Is nothing sacred?

piss-christPost-modernism enjoys mocking the sacred. The “artist” Andres Serrano won acclaim for sinking a crucifix in a urine-filled jar. Chris Ofili got applause for covering the Virgin Mary with elephant dung. The Da Vinci Code imagines Jesus hitched to Mary Magdalene. The Book of Daniel depicts Jesus as a New Age therapist. Rolling Stone encourages Kanye West’s messiah complex by putting him on their cover, bleeding from a crown of thorns.

God doesn’t get much respect these days.

Mocking the sacred used to be out of bounds, but the lines have been moved. Faith and faith’s symbols are fair game for ridicule because the cult of free speech trumps traditional religion. Taboos still exist, but blasphemy is not one of them.

(One doubts, for instance, that a piece called Piss Betty Friedan could ever find its way into the Guggenheim.)

So, in this rich, progressive tradition of mocking the sacred, a Denmark newspaper decided to poke a little fun at the prophet Mohammed. And, to their chagrin, Muslims didn’t seem to get the joke. Instead of boycotting salted herring, they made death threats. Instead of writing earnest letters to the editor, they burned embassies. It seems these Muslims take their sacred symbols rather seriously.

US news organizations suddenly feel cowed by fears of reprisals. On the one hand, there is The First Amendment™. On the other hand, there’s Salman Rushdie, who is still looking over his shoulder ever since he wrote The Satanic Verses, and the director Theo van Gogh, who was shot and stabbed to death for offending Muslims with his film Submission. Some of these Muslims play for keeps.

Among the brave pronouncements by US talking heads are these:

The U.S. news media, by refusing to run these cartoons, are giving in to intellectual and religious terrorism. A separate standard is being applied here out of fear of physical retaliation. —Alan Dershowitz

I think that if there’s a free press, there’s a right to commit blasphemy. —Jack Shafer, Slate

Christians have become accustomed to artists’ offending their religious symbols. They can protest … but the right of the individual to say or depict offensive messages or symbols is not really in dispute. —Andrew Sullivan

And yet, oddly, these cartoons have not found their way into the US media. Lots of brave words, but not much action. Interesting.

Actually, I’m not suggesting a deliberate campaign aimed at insulting Muslims. Nor do we need a quota system designed to assure that every faith is insulted equally. (It’s Tuesday, so it must be Bash Buddhists day!)

What I’m suggesting is a bit of liberal soul searching. What’s with this infantile need to insult people of faith? Universities have been eager to embrace hate speech codes prohibiting slurs based on ethnicity or gender or sexual orientation — why are slurs against religious beliefs and sacred symbols permissible in a liberal society?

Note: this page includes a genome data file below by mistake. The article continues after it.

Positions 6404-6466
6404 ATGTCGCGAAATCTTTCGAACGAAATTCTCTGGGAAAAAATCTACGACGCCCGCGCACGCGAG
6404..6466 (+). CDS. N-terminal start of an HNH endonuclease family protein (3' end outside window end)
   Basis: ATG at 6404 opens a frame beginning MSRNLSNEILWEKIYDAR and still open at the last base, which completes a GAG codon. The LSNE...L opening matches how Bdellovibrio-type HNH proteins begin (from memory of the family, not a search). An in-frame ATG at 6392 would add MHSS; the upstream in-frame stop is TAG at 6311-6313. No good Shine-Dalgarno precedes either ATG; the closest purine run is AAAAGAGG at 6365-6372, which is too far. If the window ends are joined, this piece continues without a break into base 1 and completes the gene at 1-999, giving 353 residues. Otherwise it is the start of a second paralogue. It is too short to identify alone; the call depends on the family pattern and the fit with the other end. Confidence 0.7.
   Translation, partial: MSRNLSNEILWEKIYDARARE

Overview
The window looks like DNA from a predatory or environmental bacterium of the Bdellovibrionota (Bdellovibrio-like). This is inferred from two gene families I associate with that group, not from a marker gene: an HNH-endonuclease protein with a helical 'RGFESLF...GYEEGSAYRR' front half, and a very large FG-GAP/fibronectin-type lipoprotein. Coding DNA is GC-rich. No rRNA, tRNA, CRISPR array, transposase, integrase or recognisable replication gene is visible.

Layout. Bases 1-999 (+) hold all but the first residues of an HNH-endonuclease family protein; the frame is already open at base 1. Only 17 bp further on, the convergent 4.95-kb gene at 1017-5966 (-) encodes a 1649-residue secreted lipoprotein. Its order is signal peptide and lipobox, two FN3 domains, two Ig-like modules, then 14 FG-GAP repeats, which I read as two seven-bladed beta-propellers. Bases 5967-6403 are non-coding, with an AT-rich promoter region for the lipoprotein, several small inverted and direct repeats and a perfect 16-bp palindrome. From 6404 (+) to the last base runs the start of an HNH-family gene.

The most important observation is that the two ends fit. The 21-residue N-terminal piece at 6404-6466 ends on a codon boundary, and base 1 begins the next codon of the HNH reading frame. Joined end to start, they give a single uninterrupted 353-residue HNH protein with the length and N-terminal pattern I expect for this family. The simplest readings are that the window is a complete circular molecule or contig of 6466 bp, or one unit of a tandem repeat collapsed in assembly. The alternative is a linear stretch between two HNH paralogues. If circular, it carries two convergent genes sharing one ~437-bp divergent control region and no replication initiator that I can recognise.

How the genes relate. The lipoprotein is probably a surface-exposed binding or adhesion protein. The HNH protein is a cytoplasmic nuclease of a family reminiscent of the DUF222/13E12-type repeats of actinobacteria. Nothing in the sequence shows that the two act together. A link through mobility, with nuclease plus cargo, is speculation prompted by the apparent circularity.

I’m not suggesting a ban on criticism. Intelligent people ought to be able to engage vigorously in free speech without sinking to insults, mockery or blasphemy.

It feels liberating to break taboos, but we may not be a better society for it. We often hear talk of the “culture wars.” Is it possible that in this area we could agree to a truce? Would there be any great harm to the cause of progressivism if religion and religious people were treated with a modicum of respect?

Update: There is much being written in the ether about these cartoons and freedom of speech. Two I recommend are Us, Them and the Rest by Joe Carter (Evangelical Outpost), and Does the press have the right to mock religions? by Mollie Ziegler (Get Religion). Good perspectives, worth reading.

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  1. I got an MA in English at OSU around 89-91. I didn’t learn as much as I wanted to, and what I learned was different than what I wanted to learn.

    One impression that did come across was the connection seen between art and violence to established beliefs/tradition. Somehow, for some of the faculty, there seemed to be inherent value in attacking things related to mystery, miracle, or authority.

    One professor especially, who had grown up Catholic and turned against it, seemed bent this direction. He has an article on the net tying The Passion movie to the Abu Ghraib scandal. (But, if I remember right, he likes St. Matthew’s Passion. He thinks it achieves an impact the movie only dreams of.)

    It’s like little children, testing and pushing boundaries all the time. They think it’s brave and creative to break things, that they’re going to find some new truth behind whatever they break.